The sortie pays tribute to the UK’s first scheduled, international flight to carry mail for the general public. On July 15 1919, Lt Henry ‘Jerry’ Shaw, chief pilot of Aircraft Transport and Travel, flew the first commercial flight across the English Channel in a de Havilland DH.9 biplane. The aircraft took off at RAF Hendon to land in Paris-Le Bourget in a journey that took 2 hours and 30 minutes and cost £21 per passenger, the equivalent of more than £1,000 today.

This historic flight was the forerunner to the first scheduled airmail service between England and France. On November 10 1919, Aircraft Transport and Travel carried the first international airmail from Hounslow to Paris in an Airco DH4A de Havilland biplane, flight number G-EAHF, with a Royal Mail pennant proudly attached to its rudder.

Royal Mail is recreating this historic flight in another de Havilland biplane, a DH82 Tiger Moth as a tribute to those early pioneers of aviation who braved often difficult conditions to get mail overseas. The pilots were under some pressure to deliver the mail on time given the several variables that could lead to delays including high winds and inclement weather. With unheated, open cockpits and before the age of radio, pilots would rely on compasses for navigation as well as following landmarks such as railway lines to ensure they were on track.

“Royal Mail owes a great debt of gratitude to those early aviators who often took their lives in their hands to ensure that the mail was delivered safely to overseas destinations,” said Royal Mail CEO Moya Greene. “Today’s flight pays tribute to those pioneers of the skies while underlining the entente cordiale that exists between Royal Mail and its French counterpart La Poste as we continue to oil the wheels of commerce between our two countries. Today airmail is of course very much a core part of Royal Mail’s operation, ensuring we deliver mail as quickly as possible to destinations around the world.”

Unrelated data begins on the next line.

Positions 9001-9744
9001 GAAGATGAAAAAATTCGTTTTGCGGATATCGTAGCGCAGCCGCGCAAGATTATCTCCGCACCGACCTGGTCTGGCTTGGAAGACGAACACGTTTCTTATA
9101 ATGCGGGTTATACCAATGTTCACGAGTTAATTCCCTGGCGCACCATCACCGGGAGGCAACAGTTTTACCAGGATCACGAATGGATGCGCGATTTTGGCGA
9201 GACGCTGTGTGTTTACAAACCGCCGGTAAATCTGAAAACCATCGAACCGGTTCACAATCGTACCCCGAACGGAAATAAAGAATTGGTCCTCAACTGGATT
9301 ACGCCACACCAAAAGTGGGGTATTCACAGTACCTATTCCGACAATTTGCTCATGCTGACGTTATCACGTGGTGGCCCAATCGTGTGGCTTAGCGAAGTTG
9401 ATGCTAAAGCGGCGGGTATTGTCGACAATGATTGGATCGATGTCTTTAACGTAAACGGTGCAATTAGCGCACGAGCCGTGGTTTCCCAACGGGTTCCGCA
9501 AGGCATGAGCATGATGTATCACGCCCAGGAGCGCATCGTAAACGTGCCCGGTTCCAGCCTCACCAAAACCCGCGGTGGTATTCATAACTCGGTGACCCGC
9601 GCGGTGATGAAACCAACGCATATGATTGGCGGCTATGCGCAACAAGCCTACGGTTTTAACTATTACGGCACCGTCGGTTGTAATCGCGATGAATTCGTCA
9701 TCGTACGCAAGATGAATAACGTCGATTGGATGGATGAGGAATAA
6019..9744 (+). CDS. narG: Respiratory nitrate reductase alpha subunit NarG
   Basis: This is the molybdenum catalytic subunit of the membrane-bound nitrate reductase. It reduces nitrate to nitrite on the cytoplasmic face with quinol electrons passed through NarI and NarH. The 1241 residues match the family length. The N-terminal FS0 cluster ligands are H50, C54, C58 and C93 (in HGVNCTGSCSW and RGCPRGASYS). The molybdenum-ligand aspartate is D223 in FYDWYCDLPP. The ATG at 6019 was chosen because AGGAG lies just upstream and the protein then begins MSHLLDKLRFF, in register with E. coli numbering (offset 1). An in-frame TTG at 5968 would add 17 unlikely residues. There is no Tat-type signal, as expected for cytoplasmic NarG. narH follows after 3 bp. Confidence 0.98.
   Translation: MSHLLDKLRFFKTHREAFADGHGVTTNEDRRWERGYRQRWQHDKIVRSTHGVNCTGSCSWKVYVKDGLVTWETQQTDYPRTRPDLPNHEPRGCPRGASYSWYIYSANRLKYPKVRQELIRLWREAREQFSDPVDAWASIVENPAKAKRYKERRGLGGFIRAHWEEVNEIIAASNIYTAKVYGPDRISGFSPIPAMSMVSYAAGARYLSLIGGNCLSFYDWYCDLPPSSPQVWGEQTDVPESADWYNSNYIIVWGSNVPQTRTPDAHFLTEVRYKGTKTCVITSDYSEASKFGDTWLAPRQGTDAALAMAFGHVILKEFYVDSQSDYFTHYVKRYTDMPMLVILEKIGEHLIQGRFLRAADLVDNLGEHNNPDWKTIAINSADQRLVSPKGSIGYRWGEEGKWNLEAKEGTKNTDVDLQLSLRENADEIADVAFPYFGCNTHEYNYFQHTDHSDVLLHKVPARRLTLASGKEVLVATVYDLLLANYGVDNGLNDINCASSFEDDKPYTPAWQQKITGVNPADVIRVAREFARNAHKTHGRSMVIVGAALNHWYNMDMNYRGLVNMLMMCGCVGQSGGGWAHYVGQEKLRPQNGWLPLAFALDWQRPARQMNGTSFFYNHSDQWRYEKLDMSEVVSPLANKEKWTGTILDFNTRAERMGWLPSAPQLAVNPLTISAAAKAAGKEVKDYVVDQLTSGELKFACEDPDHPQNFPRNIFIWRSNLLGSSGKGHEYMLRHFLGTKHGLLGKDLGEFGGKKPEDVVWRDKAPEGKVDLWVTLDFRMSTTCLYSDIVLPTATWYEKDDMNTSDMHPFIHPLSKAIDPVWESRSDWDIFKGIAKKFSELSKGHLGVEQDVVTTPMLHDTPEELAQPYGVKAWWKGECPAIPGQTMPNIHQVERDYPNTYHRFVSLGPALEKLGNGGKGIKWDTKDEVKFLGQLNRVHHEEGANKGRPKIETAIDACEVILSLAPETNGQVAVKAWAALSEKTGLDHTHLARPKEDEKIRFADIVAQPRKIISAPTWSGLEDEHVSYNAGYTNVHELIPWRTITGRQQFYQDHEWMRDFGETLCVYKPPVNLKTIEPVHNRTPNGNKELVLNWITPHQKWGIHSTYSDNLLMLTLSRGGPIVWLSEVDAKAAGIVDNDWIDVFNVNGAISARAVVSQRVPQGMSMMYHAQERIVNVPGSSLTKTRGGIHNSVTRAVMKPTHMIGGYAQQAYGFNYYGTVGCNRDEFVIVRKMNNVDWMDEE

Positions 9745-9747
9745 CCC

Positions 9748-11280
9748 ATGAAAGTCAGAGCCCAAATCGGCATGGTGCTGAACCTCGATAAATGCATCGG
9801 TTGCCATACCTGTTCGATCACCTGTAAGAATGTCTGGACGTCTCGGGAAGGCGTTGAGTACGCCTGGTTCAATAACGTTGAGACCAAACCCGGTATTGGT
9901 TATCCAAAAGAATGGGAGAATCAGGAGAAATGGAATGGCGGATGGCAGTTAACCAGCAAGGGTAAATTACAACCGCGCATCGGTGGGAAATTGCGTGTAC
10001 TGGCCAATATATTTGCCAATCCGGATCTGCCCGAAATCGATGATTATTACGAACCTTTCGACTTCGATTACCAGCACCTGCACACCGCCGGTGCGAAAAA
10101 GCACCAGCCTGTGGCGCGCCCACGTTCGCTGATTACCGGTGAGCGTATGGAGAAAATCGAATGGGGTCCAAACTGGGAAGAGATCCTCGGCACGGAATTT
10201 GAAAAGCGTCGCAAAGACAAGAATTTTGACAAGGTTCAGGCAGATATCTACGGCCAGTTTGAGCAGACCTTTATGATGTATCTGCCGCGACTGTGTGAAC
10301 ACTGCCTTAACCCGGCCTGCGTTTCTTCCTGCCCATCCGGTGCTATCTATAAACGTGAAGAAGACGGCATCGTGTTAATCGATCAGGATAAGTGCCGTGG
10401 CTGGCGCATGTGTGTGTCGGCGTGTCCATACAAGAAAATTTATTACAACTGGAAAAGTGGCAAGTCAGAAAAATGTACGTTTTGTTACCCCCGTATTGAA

Farnborough International CEO, Shaun Ormrod said: “We are delighted to be working with Royal Mail and help celebrate 500 years of postal services.  It is very fitting that they should choose the Farnborough International Airshow to recreate the first scheduled, international, commercial airmail flight. Farnborough is the birthplace of aviation with a rich history of aviation pioneers and we continue to inform and inspire the engineers and pilots of the future.”

The aircraft, K4259, was originally allocated to the Royal Air Force on November 24, 1934 at Kenley. During the Second World War, RAF pilots learned to fly in the Tiger Moth before progressing to other aircraft such as the Spitfire, Hurricane and Lancaster.

K4259 was issued to 1 Armament Support Unit (ASU) on February 21, 1936 before issue to 24 squadron 11 fighter group on the 5th June 1937. Its next unit was based at Gatwick and it then served with a succession of training units throughout the war such as 10 EFTS and 22 EFTS. It ended its service at 12 MU where it was sold to Mr A. J. Whitmore on the 1st December 1953 and registered as G-ANMO on the 22nd January 1954. Aero Legends Ltd acquired the aircraft in 2014.